Wednesday, March 09, 2005
"Were'er you Walk" by Handel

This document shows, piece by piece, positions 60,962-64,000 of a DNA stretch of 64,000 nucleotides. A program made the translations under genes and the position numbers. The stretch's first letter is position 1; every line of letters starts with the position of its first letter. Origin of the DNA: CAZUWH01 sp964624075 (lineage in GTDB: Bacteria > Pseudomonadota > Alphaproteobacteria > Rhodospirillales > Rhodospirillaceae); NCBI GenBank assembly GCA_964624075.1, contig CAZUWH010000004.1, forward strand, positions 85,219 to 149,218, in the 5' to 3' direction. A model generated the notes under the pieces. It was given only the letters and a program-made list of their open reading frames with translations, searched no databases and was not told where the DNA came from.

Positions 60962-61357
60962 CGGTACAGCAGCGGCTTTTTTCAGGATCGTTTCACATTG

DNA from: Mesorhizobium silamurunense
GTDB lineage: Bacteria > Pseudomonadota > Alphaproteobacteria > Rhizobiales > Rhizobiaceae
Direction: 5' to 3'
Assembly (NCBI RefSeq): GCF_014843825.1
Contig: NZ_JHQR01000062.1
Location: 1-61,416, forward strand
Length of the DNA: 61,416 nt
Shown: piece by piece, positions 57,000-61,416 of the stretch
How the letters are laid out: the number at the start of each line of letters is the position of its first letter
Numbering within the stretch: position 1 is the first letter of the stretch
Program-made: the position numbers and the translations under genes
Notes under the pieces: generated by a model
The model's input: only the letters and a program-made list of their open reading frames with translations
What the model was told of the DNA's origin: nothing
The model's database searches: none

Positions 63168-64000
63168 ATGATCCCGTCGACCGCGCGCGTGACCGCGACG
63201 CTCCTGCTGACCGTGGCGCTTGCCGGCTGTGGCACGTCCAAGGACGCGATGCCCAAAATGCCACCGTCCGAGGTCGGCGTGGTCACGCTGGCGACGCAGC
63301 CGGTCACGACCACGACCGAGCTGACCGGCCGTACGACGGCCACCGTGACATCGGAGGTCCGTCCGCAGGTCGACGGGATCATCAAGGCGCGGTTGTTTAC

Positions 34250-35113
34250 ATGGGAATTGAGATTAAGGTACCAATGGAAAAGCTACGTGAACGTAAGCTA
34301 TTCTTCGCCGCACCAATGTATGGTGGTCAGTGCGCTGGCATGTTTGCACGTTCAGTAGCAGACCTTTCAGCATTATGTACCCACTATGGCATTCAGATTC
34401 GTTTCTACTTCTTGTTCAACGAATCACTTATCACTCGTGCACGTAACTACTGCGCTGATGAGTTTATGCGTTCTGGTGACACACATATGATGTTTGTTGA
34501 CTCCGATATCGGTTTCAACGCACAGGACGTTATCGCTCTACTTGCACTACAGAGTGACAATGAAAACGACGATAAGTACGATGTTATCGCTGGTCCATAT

This piece is very flexible for personal interpretation. I think it could be heard differently depending one whether a person really listens to the vocal line or to the instrumental parts. When I listen to the vocal accompaniement I hear cadences frequently but after studying the vocal line and the emphasis of the sentence structure, I would say the A section is an asymmetrical contrasting period. The first phrase ends on measure 8 after the vocalist has concluded the word "shade" and there is a semi colon. This first phrase ends on an IAC. Next there is a phrase that ends on a PAC in measure 16, followed by a 3 measure cadential extension. Because this section ends in the same key it began, it is closed. The B section really pops out of the texture due to the preparation at the end of A. The entire A section had been very soft. Then when the vocalist stops singing, the strings are forte on the extension. (I think that's funny. The piece only gets loud when the main focus of the piece stops.) The B section is then very shocking because it has a huge dynamic change to piano and the tonality shifts to the relative g minor. This B section is much shorter than the A. The first phrase of this section is 3 measures long and ends on a PAC is g minor. The next phrase reemphasizes the importance of the sentence and then modulates to c minor, ending on a PAC. Since both cadences are so strong, I think they form a phrase group. Then there is a da capo back to the beginning. This piece is simple ternary form becuase the A section returns and is repeated while the B section remains independent.